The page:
Readers young and old will love the swashbuckling verve and intrepid adventure of this loving tribute to the power of books to fuel the imagination. A sequel to Santa's Book of Names, the book is filled with large, shadowy acrylics awash with heroic figures in poses reminiscent of N.C. Wyeth's grand illustrations. The story itself, however, begins on a domestic note, with a child's utter satisfaction in knowing how to read: ""Once Edward learned to read, there was no stopping him. Cereal boxes at the breakfast table... seed catalogues... and books-all kinds of books."" Sometimes, however, what Edward reads seems ""to become real."" One night he imagines himself at the helm of a pirate ship and suddenly finds his room filled with menacing pirates in search of his pirate book. Like a storybook hero himself, he bravely protects the coveted volume (""It's checked out on my library card-you'll have to wait till I return it""). Edward's rescue by his parents-dressed very much like Joan of Arc and Robin Hood, whose tales he has been reading-ends with owlish Edward taking pity on the pirates. The illustrations burst with drama: the pirates in full regalia loom over Edward in his bed; Edward's teddy bear mimes the boy's reactions, especially when they are told to walk the plank. McPhail maintains throughout a misty, twilight glow, creating a sort of subterranean mystery appropriate to events of the subconscious. Both spirited and merry, this cleverly plotted homage to the pure joy of reading will be proof of the dictum that one book opens another. Ages 4-8. (Apr.)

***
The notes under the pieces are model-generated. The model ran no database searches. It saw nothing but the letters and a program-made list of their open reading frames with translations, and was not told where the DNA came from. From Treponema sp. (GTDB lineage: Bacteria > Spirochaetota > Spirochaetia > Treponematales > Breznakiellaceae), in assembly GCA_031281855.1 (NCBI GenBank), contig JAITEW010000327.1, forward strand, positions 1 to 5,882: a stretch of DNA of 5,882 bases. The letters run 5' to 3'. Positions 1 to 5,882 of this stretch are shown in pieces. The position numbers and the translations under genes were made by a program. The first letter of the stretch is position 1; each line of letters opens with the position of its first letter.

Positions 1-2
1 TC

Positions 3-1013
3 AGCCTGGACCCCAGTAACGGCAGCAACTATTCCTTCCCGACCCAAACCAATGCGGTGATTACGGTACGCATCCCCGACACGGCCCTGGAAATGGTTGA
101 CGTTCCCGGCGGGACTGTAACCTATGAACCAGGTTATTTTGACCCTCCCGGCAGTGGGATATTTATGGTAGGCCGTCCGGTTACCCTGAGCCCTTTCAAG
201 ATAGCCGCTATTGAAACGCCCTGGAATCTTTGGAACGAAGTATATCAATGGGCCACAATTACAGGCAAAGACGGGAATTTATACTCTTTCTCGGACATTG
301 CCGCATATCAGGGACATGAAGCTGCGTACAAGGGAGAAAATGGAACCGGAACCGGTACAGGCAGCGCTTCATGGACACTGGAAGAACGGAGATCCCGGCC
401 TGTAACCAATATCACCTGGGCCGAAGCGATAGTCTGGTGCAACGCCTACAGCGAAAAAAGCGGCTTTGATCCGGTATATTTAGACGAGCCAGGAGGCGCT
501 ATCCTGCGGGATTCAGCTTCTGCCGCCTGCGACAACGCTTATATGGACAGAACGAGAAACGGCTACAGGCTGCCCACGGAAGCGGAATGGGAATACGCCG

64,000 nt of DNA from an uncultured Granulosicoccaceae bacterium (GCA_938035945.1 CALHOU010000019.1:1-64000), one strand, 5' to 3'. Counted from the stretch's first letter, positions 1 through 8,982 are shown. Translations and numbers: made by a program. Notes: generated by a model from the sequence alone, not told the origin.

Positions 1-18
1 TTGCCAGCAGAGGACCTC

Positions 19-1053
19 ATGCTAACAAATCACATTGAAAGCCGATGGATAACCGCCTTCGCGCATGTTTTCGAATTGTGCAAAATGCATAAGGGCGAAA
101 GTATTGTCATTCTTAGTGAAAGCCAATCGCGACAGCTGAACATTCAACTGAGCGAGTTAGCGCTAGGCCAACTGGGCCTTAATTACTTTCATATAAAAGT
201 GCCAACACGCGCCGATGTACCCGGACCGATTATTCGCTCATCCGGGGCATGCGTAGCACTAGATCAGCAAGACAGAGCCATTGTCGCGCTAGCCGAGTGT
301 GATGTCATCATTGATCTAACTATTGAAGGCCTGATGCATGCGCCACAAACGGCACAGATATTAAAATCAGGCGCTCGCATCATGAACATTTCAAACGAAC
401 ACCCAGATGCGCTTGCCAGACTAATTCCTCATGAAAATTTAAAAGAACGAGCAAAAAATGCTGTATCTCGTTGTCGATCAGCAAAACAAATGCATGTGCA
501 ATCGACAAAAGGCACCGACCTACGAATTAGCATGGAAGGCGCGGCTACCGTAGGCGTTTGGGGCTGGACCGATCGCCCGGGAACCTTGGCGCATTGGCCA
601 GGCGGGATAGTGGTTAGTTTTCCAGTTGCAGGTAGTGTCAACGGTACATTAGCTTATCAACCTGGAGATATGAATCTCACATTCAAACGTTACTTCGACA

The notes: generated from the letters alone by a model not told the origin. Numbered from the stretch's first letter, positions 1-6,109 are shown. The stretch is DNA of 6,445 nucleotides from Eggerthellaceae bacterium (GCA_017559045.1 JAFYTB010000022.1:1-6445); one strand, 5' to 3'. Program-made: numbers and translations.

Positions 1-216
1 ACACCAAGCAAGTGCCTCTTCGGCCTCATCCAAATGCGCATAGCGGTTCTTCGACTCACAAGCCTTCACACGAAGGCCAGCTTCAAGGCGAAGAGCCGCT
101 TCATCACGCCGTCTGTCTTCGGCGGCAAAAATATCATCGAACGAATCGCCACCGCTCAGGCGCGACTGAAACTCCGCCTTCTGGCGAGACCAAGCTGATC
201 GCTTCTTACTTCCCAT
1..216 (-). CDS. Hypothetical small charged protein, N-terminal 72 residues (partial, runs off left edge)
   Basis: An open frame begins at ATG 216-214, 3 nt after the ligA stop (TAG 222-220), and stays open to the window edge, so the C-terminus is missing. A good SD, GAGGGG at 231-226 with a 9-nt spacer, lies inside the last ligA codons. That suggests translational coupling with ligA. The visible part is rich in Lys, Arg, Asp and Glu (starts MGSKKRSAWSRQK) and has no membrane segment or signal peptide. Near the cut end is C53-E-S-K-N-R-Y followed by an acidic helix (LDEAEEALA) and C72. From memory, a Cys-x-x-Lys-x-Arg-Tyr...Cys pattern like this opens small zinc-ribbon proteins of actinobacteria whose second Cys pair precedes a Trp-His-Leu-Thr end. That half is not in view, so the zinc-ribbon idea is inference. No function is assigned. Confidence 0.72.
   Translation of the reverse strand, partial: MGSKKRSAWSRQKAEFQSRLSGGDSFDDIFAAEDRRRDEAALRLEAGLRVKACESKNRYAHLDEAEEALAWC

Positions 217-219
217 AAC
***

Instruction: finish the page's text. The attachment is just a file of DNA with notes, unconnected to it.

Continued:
Reviewed on: 03/31/1997 Release date: 04/01/1997 Genre: Children's
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